Brewer Scottish & Newcastle today announced plans to close its Reading brewery with the potential loss of 362 jobs.
The Foster's and Kronenbourg 1664 maker, which is being bought by European rivals Heineken and Carlsberg for £7.8 billion, said the site would close by early 2010. S&N said closure of the former Courage brewery - open since 1979 - was the "most viable option going forward".
The closure follows the company's November decision to shut a bottling plant at the Reading site, costing around 250 jobs. S&N has also shut breweries at Newcastle and Fountainbridge in Edinburgh during recent years to cut costs. S&N said the latest move would address a "general over-capacity" in the UK brewing sector - as well as saving the brewer around £13 million a year.
The company's group operations director, Stephen Glancey, said: "The nature of the Reading site, the amount of investment required to make it competitive and its relative cost compared to other UK facilities means that there is a strong business case for closure.
"We will, of course, do all we can to mitigate the effects of the closure on the people affected."
The closure of the 58-acre site will leave S&N, which also makes John Smith's and Newcastle Brown Ale, with around 3,000 UK staff. It will begin talks with union officials in the next few days.
The company added: "S&N will work closely with local agencies to ensure that the impact on the local economy and community is minimised."
Brewing and packaging work will be transferred to the company's other sites, which include Tadcaster in North Yorkshire, the Royal Brewery in Manchester and Dunston, Gateshead.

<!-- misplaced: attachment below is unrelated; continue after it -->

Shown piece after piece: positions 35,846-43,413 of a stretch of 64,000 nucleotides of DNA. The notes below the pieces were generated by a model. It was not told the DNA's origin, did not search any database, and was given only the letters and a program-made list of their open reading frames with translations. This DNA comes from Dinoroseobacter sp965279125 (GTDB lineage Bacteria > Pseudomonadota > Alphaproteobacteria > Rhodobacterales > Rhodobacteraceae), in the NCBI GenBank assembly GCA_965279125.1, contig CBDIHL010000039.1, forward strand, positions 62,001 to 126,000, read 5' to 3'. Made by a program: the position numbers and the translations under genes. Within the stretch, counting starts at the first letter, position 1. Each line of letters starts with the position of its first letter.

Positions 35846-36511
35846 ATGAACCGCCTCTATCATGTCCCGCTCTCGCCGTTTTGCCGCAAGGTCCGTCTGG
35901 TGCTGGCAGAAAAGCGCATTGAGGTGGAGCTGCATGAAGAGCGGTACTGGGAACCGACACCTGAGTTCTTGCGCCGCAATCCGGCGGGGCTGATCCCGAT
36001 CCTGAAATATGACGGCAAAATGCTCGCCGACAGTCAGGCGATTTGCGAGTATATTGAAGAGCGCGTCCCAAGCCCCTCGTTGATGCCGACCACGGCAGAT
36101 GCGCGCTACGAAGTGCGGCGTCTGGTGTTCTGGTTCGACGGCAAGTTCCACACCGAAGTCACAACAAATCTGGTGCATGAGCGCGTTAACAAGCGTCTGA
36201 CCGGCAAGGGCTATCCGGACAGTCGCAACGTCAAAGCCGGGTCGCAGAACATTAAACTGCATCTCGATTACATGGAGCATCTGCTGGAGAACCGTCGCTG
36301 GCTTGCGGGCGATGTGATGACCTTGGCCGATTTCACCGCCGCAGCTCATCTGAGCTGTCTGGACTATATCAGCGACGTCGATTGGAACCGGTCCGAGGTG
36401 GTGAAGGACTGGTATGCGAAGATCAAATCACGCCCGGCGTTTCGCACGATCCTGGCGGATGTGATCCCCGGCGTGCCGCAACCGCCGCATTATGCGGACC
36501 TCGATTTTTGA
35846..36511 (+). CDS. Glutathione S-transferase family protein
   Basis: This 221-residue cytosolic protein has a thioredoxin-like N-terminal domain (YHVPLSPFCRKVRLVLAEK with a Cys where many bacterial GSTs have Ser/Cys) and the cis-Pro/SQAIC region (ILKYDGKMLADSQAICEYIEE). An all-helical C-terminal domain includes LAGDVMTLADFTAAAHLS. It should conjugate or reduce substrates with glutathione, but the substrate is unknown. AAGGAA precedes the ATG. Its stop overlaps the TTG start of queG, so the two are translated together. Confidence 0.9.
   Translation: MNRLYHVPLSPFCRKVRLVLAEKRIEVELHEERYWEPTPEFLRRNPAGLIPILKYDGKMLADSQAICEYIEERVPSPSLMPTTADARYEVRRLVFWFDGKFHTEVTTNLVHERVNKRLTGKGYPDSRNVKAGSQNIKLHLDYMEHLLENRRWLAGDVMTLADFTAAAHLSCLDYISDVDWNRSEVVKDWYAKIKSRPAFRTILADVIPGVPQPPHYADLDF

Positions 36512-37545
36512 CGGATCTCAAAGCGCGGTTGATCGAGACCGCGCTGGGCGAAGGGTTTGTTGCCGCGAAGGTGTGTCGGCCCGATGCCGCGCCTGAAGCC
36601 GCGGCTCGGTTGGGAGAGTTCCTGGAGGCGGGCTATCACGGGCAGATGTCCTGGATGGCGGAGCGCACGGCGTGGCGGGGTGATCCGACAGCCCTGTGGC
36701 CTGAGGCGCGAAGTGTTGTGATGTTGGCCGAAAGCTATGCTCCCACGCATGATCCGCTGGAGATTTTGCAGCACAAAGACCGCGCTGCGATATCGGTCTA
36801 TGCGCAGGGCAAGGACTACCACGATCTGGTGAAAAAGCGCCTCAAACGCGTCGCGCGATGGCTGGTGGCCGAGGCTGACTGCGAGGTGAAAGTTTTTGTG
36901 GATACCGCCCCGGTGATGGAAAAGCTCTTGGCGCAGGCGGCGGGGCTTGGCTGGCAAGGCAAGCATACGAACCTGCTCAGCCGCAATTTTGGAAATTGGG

The Edinburgh-based group - the UK's last major independent brewer - has informed its prospective new owners of the plans.
Heineken and Carlsberg, whose fourth approach for S&N was finally agreed by the group's board last month, plan to break up the company when the deal is completed, with the UK business falling into Heineken's hands.
The Unite union said it was "outraged" by the announcement, adding that workers were still "reeling" from the effects of cuts announced by the company last year.
"There seems to be absolutely no rational reason for closing this brewery," said a spokesman.
Iain Loe, research and information manager at the Campaign for Real Ale (Camra), said the closure of the brewery was "the end of an era".
Courage - eventually bought by S&N in 1995 - moved its operations to the site almost 30 years ago after itself acquiring local brewer Simonds in 1960. Simonds began business in Reading back in 1785.
Mr Loe said: "Courage was investing in new breweries but all that has gone now - the name of the game is global production of global brands."Reuse content